AD #2500 – Volvo Announces Electric Semi for U.S., Kroger Delivers Groceries in AV Pods, Ford Ranger Impressions

December 18th, 2018 at 12:00pm

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Listen to “AD #2500 – Volvo Announces Electric Semi for U.S., Kroger Delivers Groceries in AV Pods, Ford Ranger Impressions” on Spreaker.

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Runtime: 7:10

0:27 Another Good Month for Big Trucks
0:58 Volvo Announces Electric Semi for U.S.
1:20 Toyota Creates Maintenance Service for Mobility Companies
2:24 Kroger Delivers Groceries in Autonomous Pods
2:57 NIO Unveils New Electric Vehicle
3:40 Mercedes Reveals Pricing for AMG GT 4-Door
4:37 Ford Ranger Impressions

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49 Comments to “AD #2500 – Volvo Announces Electric Semi for U.S., Kroger Delivers Groceries in AV Pods, Ford Ranger Impressions”

  1. David Sprowl Says:

    interesting..whats old is new again. Milk and groceries delivered to your home. Something out of the 50′s & 60′s when milk product was delivered. Not certain I’d use the home delivery for my groceries..I’m the weirdo that buys produce and I’d rather pick my own from the bin. Meat too.

  2. ChuckGrenci Says:

    1, David
    I’m with you, when you’re talking fresh food isle, I’m pretty picky what goes in the shopping cart (don’t even get me started with bananas). :D

  3. Bradley Says:

    The Ranger is a good truck and will do well. However, for me a true half-ton compact truck like the old ranger is what I want.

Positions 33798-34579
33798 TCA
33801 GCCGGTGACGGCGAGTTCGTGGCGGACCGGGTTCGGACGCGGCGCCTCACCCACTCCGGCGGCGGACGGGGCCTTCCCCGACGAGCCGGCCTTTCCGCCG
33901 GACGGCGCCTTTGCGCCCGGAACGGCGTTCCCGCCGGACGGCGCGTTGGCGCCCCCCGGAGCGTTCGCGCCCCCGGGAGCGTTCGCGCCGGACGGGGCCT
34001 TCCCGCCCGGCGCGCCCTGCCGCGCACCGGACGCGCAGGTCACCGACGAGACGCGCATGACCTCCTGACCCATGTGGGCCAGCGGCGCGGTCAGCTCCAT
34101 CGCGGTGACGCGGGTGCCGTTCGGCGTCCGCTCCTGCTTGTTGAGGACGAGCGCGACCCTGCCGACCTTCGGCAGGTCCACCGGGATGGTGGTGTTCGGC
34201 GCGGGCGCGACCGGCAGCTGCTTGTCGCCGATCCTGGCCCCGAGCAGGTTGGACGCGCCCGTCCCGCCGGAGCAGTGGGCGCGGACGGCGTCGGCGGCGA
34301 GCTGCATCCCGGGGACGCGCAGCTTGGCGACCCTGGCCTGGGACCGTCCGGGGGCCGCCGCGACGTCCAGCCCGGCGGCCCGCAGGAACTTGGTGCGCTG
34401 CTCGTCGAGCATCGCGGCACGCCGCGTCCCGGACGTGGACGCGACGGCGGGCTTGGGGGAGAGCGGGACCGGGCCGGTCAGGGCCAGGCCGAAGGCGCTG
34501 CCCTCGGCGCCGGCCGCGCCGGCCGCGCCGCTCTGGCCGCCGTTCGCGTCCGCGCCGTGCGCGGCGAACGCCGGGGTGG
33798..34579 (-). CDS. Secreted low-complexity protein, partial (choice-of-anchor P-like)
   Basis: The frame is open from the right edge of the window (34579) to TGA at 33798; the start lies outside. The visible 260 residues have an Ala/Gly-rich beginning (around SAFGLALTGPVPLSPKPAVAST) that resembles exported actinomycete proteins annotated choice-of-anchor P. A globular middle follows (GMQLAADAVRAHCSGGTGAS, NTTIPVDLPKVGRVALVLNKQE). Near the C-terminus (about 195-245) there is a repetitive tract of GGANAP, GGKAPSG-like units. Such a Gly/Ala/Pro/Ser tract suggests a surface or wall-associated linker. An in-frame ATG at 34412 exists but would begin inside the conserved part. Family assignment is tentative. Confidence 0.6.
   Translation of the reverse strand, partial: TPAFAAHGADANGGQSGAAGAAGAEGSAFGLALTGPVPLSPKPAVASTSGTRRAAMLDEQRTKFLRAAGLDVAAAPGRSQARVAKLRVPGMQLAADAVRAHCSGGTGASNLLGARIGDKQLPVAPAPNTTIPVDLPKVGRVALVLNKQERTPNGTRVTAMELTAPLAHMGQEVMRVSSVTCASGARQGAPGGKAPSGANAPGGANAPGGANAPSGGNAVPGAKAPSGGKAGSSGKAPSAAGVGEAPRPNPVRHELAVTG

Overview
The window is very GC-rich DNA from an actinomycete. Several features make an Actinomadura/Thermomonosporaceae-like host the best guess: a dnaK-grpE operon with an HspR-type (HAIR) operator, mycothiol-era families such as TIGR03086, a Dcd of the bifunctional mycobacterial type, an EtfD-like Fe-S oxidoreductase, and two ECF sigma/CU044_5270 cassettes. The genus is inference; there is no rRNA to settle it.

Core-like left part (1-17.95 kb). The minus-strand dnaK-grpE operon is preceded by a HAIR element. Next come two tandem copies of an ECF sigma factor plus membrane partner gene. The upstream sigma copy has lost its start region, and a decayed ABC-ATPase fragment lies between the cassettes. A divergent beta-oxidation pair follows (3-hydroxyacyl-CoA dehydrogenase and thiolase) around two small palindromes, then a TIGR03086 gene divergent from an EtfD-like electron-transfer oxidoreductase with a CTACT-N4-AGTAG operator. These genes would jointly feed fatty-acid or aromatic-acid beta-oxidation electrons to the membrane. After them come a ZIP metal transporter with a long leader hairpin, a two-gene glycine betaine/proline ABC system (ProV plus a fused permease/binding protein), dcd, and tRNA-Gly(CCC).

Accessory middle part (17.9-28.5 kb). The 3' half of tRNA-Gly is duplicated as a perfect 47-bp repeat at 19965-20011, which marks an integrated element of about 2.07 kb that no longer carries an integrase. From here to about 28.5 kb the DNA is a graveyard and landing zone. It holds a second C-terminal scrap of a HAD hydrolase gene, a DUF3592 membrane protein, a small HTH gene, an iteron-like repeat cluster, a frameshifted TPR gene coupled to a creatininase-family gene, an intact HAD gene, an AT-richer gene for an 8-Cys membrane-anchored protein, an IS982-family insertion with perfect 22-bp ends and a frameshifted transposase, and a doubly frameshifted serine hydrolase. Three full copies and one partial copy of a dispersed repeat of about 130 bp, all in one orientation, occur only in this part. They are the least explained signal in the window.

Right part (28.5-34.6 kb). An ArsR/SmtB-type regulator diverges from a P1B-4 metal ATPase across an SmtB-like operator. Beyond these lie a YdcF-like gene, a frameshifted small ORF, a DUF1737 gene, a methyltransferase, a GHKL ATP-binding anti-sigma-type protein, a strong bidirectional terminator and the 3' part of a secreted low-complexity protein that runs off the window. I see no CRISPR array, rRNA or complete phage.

1800 lbs payload!?!?! I know thatis trying to 1up Toyota Tacoma, but the Tacoma is to big too..

    Maybe the rumor Ford Courier will be more of a compact with 3500 lb towing.

    Someone will produce a viable compact truck..and it will sell like hot cakes.

  4. Larry D. Says:

    Wow. 0.5%v market share Volvo managed to get in the news again, now as a “monkey see, monkey do” developer of a e-semi, many months after TESLA pioneered the concept and got a ton of pre-orders from household names – Fortune 500 companies. Maybe this will fly.

    Kroger groceries. I assume if they have no driver, they have seriously thought about the safety of the goods delivered? How can they prevent the guy before my order stealing what I ordered and presumably already paid for my CCard?

    The Chinese EV looks good and has plenty of power and range.

    The AMG GT. I got one on Saturday for only $0.50. Only it is yellow and its doors and windows do not open.

    The Ranger looks OK, except for the cheapo plastics inside. Its biggest Rival is not the GM trucks which are not selling well. The best seller in this segment is the excellent TOyota Tacoma. Good luck getting owners to switch to a 2.3 lt Ego-boost 4 that barely makes 23 MPG.

    I wonder now, with such poor MPG, what good is the 10 speed tranny? Anybody know what speed does the 10th speed optimize the mpg of? Is it today’s realistic 80-90 MPH and even higher real life speeds? What about the others? With so many speeds, each one can be optimal for a specific MPH and two of them only 5-10 MPH apart.